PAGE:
1. 10

    I think it’s just the bees knees. At this point I’m irritated using anything besides MVS. In practice, it does exactly what I want, dependencies get updated at a decent schedule (and I can always force them to update myself), and everything has a layer of predictability that is lacking in other systems. It’s too bad that it took so much drama to get to this new optimum state but I’m glad Go pushed through with it and hope more systems adopt MVS soon.

    Honestly, it makes me wonder what other local optima need to be re-evaluated with a fresh perspective.

    1. 2

      This is big because it looked like GopherJS was abandoned and dead for a while.

      1. 12

        A while back I bought two of these USB Thinkpad keyboards, using the old (good) keyboard layout: https://www.newegg.com/lenovo-thinkpad-usb-wired/p/N82E16823218006

        I have used the crap out of them. They are the absolute best.

        Internally it’s just a USB controller attached to the same keyboard that shipped in older Thinkpads, so I’ve already fixed up at least one keyboard with parts from eBay.

        Despite things like Vimium or i3 or other ways to reduce mouse usage, most folks still need a mouse from time to time. Reducing the travel time from your keyboard to your mouse seems really high value to me, and I’m lost why most of these custom or fancy keyboard people don’t focus on having a nearby mouse of some kind?? I’m not the OP of this thread, but I highly empathize: https://www.reddit.com/r/MechanicalKeyboards/comments/626sga/how_about_trackpoints/

        These Thinkpad trackpoint keyboards are perfect. The mouse is right there.

        1. 10

          I love my shinobi tex, a mechanical homage to the thinkpad design: https://tex.com.tw/products/shinobi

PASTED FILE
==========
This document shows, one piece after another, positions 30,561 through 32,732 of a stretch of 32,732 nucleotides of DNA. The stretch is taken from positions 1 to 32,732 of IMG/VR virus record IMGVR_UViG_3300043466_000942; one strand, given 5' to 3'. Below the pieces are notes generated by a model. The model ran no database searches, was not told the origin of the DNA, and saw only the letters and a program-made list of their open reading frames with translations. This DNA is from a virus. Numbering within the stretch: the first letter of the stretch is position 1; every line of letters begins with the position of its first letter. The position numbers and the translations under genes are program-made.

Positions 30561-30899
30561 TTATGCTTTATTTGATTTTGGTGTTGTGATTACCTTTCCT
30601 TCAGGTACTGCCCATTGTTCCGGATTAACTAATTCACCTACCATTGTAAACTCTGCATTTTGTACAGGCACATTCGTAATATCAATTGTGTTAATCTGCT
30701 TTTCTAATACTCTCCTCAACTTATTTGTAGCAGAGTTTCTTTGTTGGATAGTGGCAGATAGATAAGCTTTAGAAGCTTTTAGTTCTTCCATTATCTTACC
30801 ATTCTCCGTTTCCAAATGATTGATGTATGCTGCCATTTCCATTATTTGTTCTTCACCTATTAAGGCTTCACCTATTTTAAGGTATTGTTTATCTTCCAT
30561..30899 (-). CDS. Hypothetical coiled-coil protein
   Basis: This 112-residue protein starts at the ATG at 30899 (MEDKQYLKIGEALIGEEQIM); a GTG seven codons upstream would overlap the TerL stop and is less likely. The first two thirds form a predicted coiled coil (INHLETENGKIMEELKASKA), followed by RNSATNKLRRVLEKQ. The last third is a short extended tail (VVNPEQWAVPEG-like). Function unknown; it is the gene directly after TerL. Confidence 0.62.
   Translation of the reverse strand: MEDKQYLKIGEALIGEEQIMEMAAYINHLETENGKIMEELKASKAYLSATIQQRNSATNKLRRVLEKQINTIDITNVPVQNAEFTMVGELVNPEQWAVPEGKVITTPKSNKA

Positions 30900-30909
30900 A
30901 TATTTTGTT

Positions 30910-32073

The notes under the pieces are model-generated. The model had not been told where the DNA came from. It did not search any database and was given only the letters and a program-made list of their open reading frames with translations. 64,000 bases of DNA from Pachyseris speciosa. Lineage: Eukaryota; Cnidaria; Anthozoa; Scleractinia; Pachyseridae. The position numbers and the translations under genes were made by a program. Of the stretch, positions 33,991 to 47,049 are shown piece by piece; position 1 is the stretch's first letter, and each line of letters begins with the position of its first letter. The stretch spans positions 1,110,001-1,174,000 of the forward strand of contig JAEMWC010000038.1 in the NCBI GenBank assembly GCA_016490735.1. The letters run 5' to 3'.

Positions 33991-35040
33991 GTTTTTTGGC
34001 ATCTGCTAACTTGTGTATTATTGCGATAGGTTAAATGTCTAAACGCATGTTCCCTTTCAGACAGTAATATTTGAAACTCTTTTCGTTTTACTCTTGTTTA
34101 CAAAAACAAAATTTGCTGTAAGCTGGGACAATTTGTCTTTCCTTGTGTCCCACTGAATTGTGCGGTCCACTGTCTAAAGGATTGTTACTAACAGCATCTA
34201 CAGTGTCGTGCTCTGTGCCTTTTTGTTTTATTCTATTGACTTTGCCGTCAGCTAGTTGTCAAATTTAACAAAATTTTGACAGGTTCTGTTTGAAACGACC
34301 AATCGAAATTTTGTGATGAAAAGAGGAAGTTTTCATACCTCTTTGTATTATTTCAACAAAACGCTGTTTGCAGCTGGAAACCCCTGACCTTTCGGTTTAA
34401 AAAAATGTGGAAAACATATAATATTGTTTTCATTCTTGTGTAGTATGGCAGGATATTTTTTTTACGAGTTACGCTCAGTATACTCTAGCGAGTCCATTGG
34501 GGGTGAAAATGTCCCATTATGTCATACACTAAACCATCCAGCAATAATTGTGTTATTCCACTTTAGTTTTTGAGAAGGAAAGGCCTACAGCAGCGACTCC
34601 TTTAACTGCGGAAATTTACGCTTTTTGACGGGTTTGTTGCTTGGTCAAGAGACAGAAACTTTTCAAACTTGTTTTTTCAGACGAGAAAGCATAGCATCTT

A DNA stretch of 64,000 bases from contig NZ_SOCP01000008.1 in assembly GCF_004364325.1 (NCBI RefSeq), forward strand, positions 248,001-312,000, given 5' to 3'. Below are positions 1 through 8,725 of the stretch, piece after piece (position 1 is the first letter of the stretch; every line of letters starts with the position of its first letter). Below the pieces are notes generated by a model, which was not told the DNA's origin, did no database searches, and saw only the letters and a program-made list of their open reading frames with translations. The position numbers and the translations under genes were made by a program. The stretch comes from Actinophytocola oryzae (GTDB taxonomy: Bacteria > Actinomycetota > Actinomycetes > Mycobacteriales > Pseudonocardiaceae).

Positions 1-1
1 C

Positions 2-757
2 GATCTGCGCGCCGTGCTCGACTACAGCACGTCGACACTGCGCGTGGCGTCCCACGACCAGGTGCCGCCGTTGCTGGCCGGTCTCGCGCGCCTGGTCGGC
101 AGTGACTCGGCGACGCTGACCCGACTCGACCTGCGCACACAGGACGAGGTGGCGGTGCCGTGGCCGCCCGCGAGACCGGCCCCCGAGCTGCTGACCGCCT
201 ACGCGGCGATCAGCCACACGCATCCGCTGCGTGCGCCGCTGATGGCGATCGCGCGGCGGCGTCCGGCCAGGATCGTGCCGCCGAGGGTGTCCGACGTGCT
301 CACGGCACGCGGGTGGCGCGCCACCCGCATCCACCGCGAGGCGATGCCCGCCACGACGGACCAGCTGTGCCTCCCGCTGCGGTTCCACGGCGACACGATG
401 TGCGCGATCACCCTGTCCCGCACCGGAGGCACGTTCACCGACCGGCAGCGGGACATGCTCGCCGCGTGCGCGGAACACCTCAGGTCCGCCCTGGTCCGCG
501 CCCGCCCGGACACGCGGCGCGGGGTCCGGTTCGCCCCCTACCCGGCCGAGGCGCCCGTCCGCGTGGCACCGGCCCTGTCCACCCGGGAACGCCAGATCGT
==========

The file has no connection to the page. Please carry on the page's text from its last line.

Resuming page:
1. 4

            Just got yesterday mine. Such a pleasure to have again some key travel, and feeling the fingers match the keys. Really nice to alternate with the laptop keyboard (X1E Gen1) and is an incentive to work more at the desk with a big screen. For me the trackpoint on the shinobi work much more precise and easy. I was expecting a little more pressure resistance from the keys, but in the end I think it is quite comfortable. It’s really nice too that there is a deeper mold in the keycaps. Was expensive, but I’m definitely happy about this purchase.

            1. 4

              oh my gosh i’ve never seen this before, this is amazing!

              1. 4

                Woah! This is the first keyboard I’ve seen in years that tempts me…

                1. 3

                  How are the key symbol printings holding up? I got mine a week ago and I’m already noticing L-Ctl, Esc, and frequent letters fading. It’s not a big deal since I don’t really look but I’m surprised.

                  1. 3

                    I’ve been using mine for ~9 months daily, and while it’s true that some letters started fading very quickly, they seem to have reached a “plateau”. Definitely the discolouring has slowed its pace or the keycaps would be blank by now.

                    1. 2

                      Same here. Fading on frequent used keys. Been using it since last november.

                  2. 5

                    Thank you for your comment. I feel the same way about trackpoints, and your comment made me order a ThinkPad USB keyboard :)